Hvad folk siger - Skriv en anmeldelse
Vi har ikke fundet nogen anmeldelser de normale steder.
Andre udgaver - Se alle
able appeared asked beautiful believe bird body brought called carried cause Church close coming course death door doubt England English existence eyes face fact father feel four French girl give given hand head heard hope human hundred interest island Italy keep kind king known Lady land leave less letter light lived looked lost matter means mind Miss mother nature never night once palace passed perhaps person picture play poets poor present probably queen remains rose round seems seen sent side star story taken tell things thought tion told took true turned whole write young
Side 488 - Flying between the cold moon and the earth, Cupid all arm'd : a certain aim he took At a fair vestal throned by the west, And loosed his love-shaft smartly from his bow, As it should pierce a hundred thousand hearts ; But I might see young Cupid's fiery shaft Quench'd in the chaste beams of the watery moon, And the imperial votaress passed on, In maiden meditation, fancy-free.
Side 185 - And the mixed multitude that was among them fell a lusting: and the children of Israel also wept again, and said, "Who shall give us flesh to eat? We remember the fish, which we did eat in Egypt freely; the cucumbers, and the melons, and the leeks, and the onions, and the garlick: But now our soul is dried away: there is nothing at all, beside this manna, before our eyes.
Side 36 - THERE lies a vale in Ida, lovelier Than all the valleys of Ionian hills. The swimming vapor slopes athwart the glen, Puts forth an arm, and creeps from pine to pine, And loiters, slowly drawn.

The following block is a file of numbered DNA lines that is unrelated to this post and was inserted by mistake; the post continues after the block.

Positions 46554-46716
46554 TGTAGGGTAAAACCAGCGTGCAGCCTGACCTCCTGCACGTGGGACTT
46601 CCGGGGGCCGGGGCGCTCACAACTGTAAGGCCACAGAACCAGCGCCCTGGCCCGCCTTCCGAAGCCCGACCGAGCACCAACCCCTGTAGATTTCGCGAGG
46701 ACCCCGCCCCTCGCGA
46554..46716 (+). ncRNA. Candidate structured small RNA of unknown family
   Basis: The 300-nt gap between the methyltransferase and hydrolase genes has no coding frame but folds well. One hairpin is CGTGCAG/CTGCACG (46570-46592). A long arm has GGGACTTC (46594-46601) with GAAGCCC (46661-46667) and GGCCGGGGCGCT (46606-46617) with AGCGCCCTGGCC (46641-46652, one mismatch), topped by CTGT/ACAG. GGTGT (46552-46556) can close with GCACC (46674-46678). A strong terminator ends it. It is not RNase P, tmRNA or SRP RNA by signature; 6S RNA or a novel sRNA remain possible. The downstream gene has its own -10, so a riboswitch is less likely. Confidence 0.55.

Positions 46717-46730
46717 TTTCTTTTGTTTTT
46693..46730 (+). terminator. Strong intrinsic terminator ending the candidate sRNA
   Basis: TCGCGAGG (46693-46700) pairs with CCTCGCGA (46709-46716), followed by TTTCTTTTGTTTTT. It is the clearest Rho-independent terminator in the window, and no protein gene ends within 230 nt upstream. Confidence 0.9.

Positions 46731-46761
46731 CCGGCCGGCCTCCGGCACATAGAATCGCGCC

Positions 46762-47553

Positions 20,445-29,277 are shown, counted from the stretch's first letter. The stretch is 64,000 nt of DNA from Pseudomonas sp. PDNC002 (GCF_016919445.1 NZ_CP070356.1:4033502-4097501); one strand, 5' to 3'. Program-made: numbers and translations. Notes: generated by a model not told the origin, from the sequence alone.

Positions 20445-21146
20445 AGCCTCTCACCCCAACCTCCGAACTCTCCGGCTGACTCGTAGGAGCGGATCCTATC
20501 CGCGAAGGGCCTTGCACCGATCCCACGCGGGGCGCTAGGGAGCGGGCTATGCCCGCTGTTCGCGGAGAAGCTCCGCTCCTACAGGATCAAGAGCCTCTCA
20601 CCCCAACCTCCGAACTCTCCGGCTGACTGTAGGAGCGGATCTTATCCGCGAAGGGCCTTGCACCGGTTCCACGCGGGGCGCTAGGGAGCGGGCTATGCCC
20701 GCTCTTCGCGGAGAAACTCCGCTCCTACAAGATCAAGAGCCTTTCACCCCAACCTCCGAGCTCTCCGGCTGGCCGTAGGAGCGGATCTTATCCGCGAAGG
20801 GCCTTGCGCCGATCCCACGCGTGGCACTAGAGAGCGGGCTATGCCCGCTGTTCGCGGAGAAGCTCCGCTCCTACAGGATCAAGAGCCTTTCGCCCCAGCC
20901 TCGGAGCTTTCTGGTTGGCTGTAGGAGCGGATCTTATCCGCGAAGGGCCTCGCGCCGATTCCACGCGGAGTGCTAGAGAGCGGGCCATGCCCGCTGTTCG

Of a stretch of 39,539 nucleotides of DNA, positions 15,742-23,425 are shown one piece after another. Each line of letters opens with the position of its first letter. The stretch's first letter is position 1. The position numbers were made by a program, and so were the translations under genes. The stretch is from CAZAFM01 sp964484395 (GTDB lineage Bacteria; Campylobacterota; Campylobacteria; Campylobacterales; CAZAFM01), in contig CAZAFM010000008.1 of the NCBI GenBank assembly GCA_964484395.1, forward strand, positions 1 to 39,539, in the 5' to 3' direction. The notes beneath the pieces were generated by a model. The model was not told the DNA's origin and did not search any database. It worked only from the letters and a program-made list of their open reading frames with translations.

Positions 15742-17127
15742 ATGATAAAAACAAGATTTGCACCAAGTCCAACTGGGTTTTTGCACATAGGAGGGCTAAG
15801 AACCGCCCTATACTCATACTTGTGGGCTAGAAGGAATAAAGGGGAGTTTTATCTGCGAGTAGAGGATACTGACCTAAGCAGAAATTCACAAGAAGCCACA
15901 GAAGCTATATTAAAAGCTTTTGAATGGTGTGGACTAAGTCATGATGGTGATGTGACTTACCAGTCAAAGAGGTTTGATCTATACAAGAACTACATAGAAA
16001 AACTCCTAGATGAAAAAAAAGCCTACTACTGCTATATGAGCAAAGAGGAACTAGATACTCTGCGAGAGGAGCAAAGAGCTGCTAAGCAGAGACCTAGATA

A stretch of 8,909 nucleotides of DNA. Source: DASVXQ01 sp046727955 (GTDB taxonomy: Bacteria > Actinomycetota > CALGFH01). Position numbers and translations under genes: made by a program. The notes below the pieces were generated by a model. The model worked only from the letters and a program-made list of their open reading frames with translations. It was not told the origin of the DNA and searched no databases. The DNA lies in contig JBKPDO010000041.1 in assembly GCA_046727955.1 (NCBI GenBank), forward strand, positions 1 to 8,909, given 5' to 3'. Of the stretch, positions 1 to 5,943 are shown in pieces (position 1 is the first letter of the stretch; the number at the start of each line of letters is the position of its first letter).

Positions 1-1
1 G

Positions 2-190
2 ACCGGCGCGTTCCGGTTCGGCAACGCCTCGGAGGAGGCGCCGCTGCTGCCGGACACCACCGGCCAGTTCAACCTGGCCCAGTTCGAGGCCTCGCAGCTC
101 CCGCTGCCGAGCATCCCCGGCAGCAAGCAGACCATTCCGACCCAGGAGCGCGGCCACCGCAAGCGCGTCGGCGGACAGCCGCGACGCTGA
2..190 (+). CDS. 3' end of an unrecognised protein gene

Side 431 - FAIR daffodils, we weep to see You haste away so soon; As yet the early-rising sun Has not attained his noon. Stay, stay, Until the hasting day Has run But to the evensong; And, having prayed together, we Will go with you along. We have short time to stay, as you, We have as short a spring; As quick a growth to meet decay, As you, or anything. We die, As your hours do, and dry Away, Like to the summer's rain; Or as the pearls of morning's dew Ne'er to be found again.
Side 378 - Hush-a-bye, baby, on the tree-top, When the wind blows the cradle will rock; When the bough breaks, the cradle will fall, Down will come baby, bough, cradle, and all.
Side 35 - All these he saw; but what he fain had seen He could not see, the kindly human face, Nor ever hear a kindly voice, but heard The myriad shriek of wheeling ocean-fowl, The league-long roller thundering on the reef, The moving whisper of huge trees that branch'd And blossom'd in the zenith, or the sweep Of some precipitous rivulet to the wave...
Side 36 - A hundred hills their dusky backs upheaved All over this still ocean; and beyond, Far, far beyond, the solid vapours stretched, In headlands, tongues, and promontory shapes...
Side 44 - Fall, as the crest of some slow-arching wave Heard in dead night along that tableshore Drops flat, and after the great waters break Whitening for half a league, and thin themselves Far over sands marbled with moon and cloud, From less and less to nothing...
Side 367 - O world, as God has made it! All is beauty: And knowing this, is love, and love is duty.
Side 584 - And who is the worse for that?" BOSWELL. "It hurts people of weaker nerves." JOHNSON. "I know no such weak-nerved people." Mr. Burke, to whom I related this conference, said, "It is well, if when a man comes to die, he has nothing heavier upon his conscience than having been a little rough in conversation.